Soon after, Goodell and the NFL announced that Peter C. Harvey would be appointed to deliver a final ruling on Watson. Harvey, who is a former New Jersey attorney general with a number of NFL ties, has a significant amount of power to end the Watson case with a judgment that creates a harsher punishment than the one delivered by Robinson. Browns owner Jimmy Haslam spoke to Mark Maske of The Washington Post at the league’s owners meetings on Tuesday, saying the team would “respect and honor the process” of the appeal.

That's all well and good but it’s fair to wonder what that actually means from Haslem and the Browns. And, more importantly, what happens next when there appears to be no end in sight? Harvey has the same element of control that Robinson did when she was making her decision. In theory, Harvey could reduce Watson's suspension to three games, operating along past precedents that Robinson noted in her decision.

It’s also possible he could embrace eight- or 10-game suspensions that were mentioned in Robinson’s decision, although she had framed those as domestic violence suspensions and noted that applying them to Watson’s case would be setting a new standard in what was deemed by the league to be non-violent sexual assault. But, due to Watson's case being the most unprecedented in all of football, along with, not showing any remorse for his actions or admitting any wrongdoing perhaps Harvey could feel more inclined to side with the NFL and deliver a more severe punishment.

Besides, the notion that the NFL wouldn’t use its full might in such an extreme case was always misguided. Harvey's decision is not the end all, be all since this could easily go to federal court afterward but If Watson’s suspension had stayed at six games, it would have kept a broken system under the current CBA broken. Not just because it would mean that virtually no personal conduct policy violation could extend beyond six games, but because it would reward a franchise that went all in on one of the most disgusting games of The Bachelor in modern NFL history.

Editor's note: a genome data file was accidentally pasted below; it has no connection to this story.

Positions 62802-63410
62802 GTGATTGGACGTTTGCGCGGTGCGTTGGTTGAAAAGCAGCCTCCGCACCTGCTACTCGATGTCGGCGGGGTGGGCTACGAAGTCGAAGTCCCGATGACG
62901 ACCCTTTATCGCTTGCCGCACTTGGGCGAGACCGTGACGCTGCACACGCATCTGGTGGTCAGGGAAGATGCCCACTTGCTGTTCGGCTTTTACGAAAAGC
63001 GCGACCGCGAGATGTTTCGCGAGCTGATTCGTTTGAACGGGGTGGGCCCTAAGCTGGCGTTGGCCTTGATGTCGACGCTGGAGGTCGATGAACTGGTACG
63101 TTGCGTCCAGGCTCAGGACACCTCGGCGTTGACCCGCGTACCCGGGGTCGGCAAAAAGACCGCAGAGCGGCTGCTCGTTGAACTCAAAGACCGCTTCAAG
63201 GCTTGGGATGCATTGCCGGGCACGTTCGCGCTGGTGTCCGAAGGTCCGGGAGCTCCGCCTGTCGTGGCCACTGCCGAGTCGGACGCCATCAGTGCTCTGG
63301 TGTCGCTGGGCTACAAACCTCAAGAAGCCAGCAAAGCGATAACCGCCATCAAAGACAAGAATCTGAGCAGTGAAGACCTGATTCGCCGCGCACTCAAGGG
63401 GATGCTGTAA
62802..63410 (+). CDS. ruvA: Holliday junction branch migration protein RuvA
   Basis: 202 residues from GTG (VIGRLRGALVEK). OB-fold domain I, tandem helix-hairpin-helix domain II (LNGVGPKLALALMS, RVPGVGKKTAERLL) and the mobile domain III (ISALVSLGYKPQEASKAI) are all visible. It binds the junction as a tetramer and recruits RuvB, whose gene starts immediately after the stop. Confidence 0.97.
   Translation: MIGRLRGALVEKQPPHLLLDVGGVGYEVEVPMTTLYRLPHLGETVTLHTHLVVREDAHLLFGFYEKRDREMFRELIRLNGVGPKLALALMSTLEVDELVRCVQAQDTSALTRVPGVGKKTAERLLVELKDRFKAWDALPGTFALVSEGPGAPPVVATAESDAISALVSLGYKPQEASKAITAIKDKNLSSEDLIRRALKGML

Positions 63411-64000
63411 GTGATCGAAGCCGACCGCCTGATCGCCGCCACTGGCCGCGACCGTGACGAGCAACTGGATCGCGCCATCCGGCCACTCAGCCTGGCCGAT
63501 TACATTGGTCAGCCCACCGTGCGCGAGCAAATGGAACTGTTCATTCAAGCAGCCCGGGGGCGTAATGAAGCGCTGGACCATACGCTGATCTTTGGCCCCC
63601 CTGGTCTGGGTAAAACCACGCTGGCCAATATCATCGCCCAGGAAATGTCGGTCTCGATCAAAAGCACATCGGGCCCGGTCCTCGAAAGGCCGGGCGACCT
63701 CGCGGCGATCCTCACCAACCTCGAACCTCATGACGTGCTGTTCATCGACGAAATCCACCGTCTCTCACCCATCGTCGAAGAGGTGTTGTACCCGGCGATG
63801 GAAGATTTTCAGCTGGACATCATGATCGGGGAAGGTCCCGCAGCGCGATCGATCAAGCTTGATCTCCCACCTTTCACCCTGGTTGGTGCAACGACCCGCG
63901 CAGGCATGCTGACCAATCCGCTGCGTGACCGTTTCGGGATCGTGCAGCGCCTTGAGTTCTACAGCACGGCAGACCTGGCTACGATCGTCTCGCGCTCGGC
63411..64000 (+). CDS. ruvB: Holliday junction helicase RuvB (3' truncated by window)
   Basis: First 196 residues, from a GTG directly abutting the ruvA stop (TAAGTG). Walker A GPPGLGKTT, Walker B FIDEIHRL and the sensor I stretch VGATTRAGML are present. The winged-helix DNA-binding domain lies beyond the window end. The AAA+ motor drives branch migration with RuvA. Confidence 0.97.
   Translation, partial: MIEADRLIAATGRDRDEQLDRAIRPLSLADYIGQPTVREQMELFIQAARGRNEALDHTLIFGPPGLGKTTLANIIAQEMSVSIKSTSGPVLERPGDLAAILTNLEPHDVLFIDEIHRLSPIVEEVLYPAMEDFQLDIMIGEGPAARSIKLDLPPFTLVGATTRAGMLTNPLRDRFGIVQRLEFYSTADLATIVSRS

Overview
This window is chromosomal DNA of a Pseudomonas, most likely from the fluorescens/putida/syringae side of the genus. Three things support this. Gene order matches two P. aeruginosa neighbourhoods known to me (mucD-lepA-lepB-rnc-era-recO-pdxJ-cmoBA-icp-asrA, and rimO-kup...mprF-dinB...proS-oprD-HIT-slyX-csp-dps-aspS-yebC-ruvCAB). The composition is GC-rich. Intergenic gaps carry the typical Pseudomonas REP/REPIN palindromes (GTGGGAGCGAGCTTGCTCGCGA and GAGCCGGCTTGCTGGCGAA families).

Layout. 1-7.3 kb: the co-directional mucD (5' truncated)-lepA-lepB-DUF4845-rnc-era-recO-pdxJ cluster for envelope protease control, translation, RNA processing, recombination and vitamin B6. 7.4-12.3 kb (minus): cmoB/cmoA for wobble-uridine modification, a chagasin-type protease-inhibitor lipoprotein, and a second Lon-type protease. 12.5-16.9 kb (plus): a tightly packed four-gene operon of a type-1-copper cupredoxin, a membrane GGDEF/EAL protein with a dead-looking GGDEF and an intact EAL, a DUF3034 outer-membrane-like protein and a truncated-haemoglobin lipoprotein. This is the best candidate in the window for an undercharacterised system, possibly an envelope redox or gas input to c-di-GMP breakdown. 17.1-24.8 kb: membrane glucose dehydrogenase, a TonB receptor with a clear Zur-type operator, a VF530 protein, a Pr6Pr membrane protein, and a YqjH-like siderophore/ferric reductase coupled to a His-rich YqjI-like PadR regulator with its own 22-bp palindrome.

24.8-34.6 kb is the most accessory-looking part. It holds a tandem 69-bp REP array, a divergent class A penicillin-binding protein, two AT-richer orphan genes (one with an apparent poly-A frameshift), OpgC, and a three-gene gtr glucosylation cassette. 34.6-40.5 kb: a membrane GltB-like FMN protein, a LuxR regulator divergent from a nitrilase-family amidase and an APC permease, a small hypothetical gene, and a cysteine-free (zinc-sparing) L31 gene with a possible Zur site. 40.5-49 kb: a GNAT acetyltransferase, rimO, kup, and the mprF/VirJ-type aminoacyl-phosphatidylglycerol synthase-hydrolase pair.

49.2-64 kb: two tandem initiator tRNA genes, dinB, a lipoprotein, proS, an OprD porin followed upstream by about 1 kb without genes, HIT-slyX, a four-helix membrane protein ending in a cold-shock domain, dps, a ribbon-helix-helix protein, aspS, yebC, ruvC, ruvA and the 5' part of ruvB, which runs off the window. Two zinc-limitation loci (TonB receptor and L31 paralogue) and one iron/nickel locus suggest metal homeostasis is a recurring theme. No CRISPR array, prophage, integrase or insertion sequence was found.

Shame should be heaped on all the teams who were involved in the Watson sweepstakes but the Browns should be chastised the most. Cleveland was the organization that guaranteed Watson the fifth year in a contract extension. Not only that but, the Browns were the team that, just after a grand jury declined to indict Watson, gave him more leverage and the largest fully guaranteed deal in NFL history. Cleveland did everything it could to ensure they would be his preferred choice in a desperate attempt to compete for a Super Bowl title.

Watson only getting a six-game suspension felt like a light slap on the wrist not only for the quarterback but the Browns themselves in the grand scheme of things. But now, an ongoing legal quagmire that won't go away and could likely drag into the regular season, seems a bit more fitting. Unfortunately for the Browns, the depth and scope of the story could mean that there could be more women still waiting to come forward. Like the countless others before them, they should be believed and heard as well. This is never going to go away but, this is going to only end in one way for both Watson and the Browns: he's going to be suspended for quite a while. That's the way it should be.

Featured image credit: Nick Cammett/Diamond Images via Getty Images

Evan Dammarell is a sports journalist covering all things Cleveland right off the shores of Lake Erie. Follow him on Twitter, Facebook or Instagram. Email him at Did you enjoy this edition of Right Down Euclid? You can get it in your inbox two to three times a week by subscribing here. All it takes is either your Facebook account or email address!


Thanks for reading!

Let’s stay in touch. The Right Down Euclid newsletter is a recap of the week’s top stories.

Sign up for free now. You can unsubscribe any time.

This site uses cookies to provide you with a great user experience. By continuing to use this website, you consent to the use of cookies in accordance with our privacy policy.

Scroll to Top